The Resilience of Transnational Regulatory Networks in the Age of Authoritarian Pushback

At the end of the 90s, Anne Marie Slaughter claimed transnational regulatory networks (TRNs) were an extremely promising form of global governance because of their flexibility, speed, and informality. This optimistic attitude changed in the aftermath of the global financial crisis. At the beginning of this decade, David Zaring argued that the crisis showed the failure of TRNs and that political bodies such as the G20 would instead take the lead in global governance.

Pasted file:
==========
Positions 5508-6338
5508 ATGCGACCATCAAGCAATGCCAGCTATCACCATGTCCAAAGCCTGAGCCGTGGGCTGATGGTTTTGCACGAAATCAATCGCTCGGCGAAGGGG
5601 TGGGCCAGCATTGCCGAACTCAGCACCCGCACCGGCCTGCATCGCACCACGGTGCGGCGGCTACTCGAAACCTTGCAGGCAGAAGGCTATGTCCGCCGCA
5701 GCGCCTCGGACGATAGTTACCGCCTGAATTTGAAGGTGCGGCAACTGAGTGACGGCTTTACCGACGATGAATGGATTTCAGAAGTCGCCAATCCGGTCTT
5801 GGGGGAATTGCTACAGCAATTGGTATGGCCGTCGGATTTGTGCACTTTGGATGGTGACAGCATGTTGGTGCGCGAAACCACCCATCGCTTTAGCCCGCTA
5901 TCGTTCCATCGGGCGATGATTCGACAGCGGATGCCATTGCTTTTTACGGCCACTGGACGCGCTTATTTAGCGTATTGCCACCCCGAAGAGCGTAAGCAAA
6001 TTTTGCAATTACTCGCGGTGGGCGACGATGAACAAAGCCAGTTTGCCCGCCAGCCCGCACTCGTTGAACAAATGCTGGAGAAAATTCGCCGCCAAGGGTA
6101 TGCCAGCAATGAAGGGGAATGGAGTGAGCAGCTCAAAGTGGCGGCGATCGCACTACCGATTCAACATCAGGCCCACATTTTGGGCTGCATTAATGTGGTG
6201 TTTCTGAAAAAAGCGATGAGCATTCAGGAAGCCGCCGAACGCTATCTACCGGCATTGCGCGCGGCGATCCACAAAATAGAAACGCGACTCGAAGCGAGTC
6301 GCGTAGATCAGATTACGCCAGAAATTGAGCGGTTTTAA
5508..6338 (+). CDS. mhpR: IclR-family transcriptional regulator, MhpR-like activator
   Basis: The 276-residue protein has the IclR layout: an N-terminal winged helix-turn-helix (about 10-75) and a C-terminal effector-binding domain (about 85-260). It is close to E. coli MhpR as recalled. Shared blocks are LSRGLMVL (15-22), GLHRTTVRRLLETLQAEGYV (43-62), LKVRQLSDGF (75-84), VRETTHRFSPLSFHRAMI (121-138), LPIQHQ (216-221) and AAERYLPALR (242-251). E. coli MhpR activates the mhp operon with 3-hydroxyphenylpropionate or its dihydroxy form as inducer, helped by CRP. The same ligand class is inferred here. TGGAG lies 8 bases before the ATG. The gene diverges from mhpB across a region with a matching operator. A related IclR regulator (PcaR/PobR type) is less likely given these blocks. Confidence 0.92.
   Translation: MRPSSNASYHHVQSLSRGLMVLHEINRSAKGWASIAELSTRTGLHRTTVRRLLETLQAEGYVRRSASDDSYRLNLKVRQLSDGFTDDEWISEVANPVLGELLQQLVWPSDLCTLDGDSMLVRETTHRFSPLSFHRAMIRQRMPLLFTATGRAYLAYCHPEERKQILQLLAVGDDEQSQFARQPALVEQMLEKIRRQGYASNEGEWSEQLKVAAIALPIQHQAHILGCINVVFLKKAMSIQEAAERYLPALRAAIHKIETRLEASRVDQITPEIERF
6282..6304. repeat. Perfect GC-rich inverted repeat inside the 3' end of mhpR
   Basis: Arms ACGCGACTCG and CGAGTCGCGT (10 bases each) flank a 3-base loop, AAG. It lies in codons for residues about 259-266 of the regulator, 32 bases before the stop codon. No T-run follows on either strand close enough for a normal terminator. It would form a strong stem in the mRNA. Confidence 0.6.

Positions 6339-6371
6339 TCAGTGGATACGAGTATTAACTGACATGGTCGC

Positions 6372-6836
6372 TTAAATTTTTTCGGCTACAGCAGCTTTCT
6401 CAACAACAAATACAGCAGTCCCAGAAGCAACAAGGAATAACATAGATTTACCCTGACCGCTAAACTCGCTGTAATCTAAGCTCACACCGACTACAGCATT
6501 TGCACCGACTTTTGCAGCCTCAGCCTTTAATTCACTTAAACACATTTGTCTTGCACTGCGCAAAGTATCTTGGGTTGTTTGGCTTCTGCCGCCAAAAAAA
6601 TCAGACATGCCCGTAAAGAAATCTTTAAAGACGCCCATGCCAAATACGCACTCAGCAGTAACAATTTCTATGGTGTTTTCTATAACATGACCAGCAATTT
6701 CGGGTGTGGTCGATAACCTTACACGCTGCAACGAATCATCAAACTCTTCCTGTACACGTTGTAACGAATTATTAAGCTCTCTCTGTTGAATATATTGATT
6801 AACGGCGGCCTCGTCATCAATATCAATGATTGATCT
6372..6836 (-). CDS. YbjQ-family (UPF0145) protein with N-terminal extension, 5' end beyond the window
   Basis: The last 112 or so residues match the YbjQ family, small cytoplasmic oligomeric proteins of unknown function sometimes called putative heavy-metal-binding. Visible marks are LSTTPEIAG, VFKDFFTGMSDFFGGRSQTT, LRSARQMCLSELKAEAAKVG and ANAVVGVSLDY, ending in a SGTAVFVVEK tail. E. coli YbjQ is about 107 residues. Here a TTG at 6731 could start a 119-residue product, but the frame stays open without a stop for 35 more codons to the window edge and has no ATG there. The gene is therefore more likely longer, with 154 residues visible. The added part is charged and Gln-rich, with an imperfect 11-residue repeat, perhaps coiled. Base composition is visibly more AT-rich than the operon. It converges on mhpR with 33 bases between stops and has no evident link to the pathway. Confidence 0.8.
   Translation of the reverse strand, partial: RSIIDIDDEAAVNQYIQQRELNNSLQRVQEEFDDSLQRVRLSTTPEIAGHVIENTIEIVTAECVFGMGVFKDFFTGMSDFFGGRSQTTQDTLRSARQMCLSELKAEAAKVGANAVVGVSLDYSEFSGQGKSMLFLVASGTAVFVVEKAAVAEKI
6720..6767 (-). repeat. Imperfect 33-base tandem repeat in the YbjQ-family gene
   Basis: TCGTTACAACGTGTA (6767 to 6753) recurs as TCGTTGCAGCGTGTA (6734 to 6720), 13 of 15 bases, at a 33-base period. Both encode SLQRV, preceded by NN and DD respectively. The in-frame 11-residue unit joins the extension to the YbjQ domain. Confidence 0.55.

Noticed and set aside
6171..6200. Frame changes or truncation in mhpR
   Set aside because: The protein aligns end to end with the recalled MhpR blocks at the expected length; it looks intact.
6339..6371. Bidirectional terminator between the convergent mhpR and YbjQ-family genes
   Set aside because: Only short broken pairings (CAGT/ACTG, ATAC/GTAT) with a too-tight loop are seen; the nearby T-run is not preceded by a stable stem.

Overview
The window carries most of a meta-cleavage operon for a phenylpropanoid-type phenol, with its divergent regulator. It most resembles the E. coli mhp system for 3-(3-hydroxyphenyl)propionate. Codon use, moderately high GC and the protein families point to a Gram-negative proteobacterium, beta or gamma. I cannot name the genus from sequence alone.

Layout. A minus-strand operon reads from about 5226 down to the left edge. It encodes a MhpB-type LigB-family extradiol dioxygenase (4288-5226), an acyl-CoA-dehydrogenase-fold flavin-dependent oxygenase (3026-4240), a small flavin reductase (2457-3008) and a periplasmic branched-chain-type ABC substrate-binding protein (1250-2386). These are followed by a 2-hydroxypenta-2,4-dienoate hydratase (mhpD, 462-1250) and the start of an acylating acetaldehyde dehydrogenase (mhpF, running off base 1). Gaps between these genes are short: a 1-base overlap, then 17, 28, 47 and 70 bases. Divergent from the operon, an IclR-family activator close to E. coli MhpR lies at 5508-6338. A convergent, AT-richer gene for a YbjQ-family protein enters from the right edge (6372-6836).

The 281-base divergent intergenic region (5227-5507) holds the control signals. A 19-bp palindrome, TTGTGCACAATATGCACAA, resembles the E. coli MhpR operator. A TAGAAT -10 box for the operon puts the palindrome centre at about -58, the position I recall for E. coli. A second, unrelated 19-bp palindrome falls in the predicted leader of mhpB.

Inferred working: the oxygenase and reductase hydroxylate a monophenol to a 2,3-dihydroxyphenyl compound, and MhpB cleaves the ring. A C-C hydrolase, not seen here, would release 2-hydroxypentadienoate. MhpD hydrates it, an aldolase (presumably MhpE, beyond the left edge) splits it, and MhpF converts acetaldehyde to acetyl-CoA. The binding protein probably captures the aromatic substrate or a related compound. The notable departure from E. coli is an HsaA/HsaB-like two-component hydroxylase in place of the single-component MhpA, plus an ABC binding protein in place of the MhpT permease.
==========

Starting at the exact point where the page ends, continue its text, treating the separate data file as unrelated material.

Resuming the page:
Ten years after the crisis, however, the developments in financial reforms show a striking resilience of transnational networks. Their role in the development of a number of global financial standards is crucial and it is not substituted by political actors such as the G20, as the Basel Committee’s process of revision of Basel III shows. The paper will seek to explain the reasons behind the success of transnational networks, both purely regulatory and hybrid ones, in an age characterized by nationalist pushback.